A healthy city is one that continually creates and improves physical and social environments and expands community resources that enable people to mutually support each other in performing all the functions of life.

  • MISSING PLAYGROUNDS : We have locked ourselves and found alternatives to work from home through digital media, we have missed out on the ‘play’ aspect.
  • RECREATIONAL SPACES  : Most of our Indian cities do not meet the standards of required land cover for recreational spaces.


  • APPROACH : Once the COVID-19 pandemic is under control, more holistic approaches are needed.
  • COLLABORATION : Cross-disciplinary collaboration of public policies, urban planning and design using open public spaces, parks, urban forests and integrated blue and green infrastructure are needed as tools to make cities healthy.


  • AMALGAMATION : Smart city and Atal Mission for Rejuvenation and Urban Transformation (AMRUT) city missions are major steps for managing cities.
  • SUSTAINABLE REFORMS : Both missions emphasise on environment sustainability, governance, financial and service delivery reforms, self-reliant revenue mechanisms, etc.
  • DECENTRALISED SERVICES :Circumstantial planning, however, demands decentralisation of essential services, designs of open spaces in context with distance, proximity, size, quality and connectivity as a practical response to pandemics.
  • ADDING GREEN SPACE : Promoting the use of blue-green spaces, physical activities on a neighbourhood or local and approachable level can help negate impacts of infectious diseases, chronic illnesses etc in the future.


  • COPING UP WITH STIGMA : The stigma attached to the pandemic will prolong a period of distancing, but the craving for connection will be even more.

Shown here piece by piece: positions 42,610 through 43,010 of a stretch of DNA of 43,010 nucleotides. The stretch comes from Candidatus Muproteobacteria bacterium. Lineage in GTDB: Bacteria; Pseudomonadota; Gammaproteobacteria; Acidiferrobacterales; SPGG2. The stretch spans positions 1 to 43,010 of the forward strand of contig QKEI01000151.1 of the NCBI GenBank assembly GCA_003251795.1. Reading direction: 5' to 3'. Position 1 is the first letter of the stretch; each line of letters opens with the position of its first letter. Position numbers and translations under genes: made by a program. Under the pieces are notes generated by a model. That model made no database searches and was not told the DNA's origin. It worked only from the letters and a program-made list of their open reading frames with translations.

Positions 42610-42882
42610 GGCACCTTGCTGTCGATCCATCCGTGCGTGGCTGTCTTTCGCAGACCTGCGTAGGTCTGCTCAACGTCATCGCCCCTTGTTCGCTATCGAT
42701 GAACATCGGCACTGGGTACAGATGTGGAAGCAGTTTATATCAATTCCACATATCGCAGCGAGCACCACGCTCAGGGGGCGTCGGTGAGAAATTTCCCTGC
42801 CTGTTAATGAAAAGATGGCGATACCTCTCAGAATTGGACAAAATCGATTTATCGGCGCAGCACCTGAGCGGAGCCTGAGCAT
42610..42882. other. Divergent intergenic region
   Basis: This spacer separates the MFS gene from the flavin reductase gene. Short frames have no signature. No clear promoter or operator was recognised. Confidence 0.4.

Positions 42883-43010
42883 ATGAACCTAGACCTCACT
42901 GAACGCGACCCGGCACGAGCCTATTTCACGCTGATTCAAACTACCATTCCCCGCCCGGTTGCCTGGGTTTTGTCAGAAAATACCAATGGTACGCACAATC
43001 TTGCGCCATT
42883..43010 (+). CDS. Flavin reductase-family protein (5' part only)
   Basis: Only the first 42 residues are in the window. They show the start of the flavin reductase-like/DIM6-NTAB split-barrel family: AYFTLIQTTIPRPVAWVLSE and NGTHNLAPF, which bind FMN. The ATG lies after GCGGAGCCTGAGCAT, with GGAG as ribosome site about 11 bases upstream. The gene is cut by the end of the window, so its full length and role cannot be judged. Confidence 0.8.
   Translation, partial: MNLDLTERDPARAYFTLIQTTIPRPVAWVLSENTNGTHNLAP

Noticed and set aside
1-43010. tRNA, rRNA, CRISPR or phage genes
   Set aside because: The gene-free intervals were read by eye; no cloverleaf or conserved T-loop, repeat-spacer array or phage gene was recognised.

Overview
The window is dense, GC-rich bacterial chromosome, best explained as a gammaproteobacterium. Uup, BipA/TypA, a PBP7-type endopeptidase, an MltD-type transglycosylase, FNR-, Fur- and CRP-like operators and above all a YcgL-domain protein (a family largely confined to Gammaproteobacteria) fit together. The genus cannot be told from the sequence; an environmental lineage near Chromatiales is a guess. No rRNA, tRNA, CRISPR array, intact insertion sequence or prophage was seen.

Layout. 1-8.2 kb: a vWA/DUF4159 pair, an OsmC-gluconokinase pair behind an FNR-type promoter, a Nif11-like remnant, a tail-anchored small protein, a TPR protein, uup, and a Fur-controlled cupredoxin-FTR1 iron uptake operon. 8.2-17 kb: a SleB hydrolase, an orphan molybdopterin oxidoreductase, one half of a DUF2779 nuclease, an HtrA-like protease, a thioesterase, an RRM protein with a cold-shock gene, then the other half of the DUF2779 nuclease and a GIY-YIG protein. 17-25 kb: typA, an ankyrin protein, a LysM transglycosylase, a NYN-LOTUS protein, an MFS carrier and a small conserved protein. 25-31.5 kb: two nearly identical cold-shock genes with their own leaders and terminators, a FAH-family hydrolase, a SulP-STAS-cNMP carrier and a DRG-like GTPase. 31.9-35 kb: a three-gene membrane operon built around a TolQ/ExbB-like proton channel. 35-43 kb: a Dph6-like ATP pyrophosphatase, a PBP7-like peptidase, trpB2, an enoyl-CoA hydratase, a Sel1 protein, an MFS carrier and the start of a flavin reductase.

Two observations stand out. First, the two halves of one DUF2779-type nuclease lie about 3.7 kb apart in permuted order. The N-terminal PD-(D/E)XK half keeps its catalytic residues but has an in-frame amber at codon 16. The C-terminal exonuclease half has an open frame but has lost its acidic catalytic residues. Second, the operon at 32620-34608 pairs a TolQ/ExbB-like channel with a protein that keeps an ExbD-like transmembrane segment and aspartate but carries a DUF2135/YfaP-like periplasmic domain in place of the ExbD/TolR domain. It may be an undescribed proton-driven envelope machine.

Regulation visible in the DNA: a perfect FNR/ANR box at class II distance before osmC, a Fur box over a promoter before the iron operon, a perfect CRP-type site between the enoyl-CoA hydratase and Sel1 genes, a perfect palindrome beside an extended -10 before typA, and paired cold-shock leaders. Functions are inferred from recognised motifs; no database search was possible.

• GRADUAL MOVEMENT : We should gradually go back to crowded public placeslike restaurants, theatres, etc.
  • EXERCISE : In some countries, the government has allowed people to leave their homes for exercise and physical activityonce a day.
  • TIME BOUND REGULATIONS : To reduce crowding, we could regulate people inflows with time limits and over time periods.
  • SOCIAL DISTANCING : Thus, even in limited spaces, physical distance can be maintained.
  • REDUCING TRANSPORT LOAD : With people getting used to work from home, work places may be divided as certain days of a week from office and rest from home, to reduce load on public transport and work places.
  • JUDICIOUS USE OF RESOURCES : In dense areas, access to parks and spaces can be limited by dividing them through house numbers.
  • TIME LIMITS : Access to areas of school playgrounds, private golf clubs etc with time limits can also be open for public use.
  • IT STARTS WITH YOU : Capacity building with citizens is important for all, as this is a voluntary act.


  • CLEAN FOOT PATHS /SIDEWALKS: Some streets can be designated completely for walking and running while maintaining distance and reduce crowding on roads and streets.

 In Toronto, temporary pedestrianisation of downtown Yonge street — the city’s most important north-south artery — has been proposed.

      IASbhai WINDUP: 


  • OPENING PUBLIC  SPACES : These multipurpose public open spaces can be reformed to fight monsoon floods and be used for creating temporary shelters to accommodate migrantsstruggling during the lockdown.
  • ENSURING COMPLIANCES : It is essential to ensure the quantity, quality and accessibility of open spaces at a local level through urban planning and design.
  • UNDERUSED SITES :The mapping of underused and low-functioning sites and their reclamation can be another approach at local levels.
     SOURCES:DownToEarth/COVID-19 Post Pandemic Scenario 

DISCOVER MORE : Important Articles from DownToEarth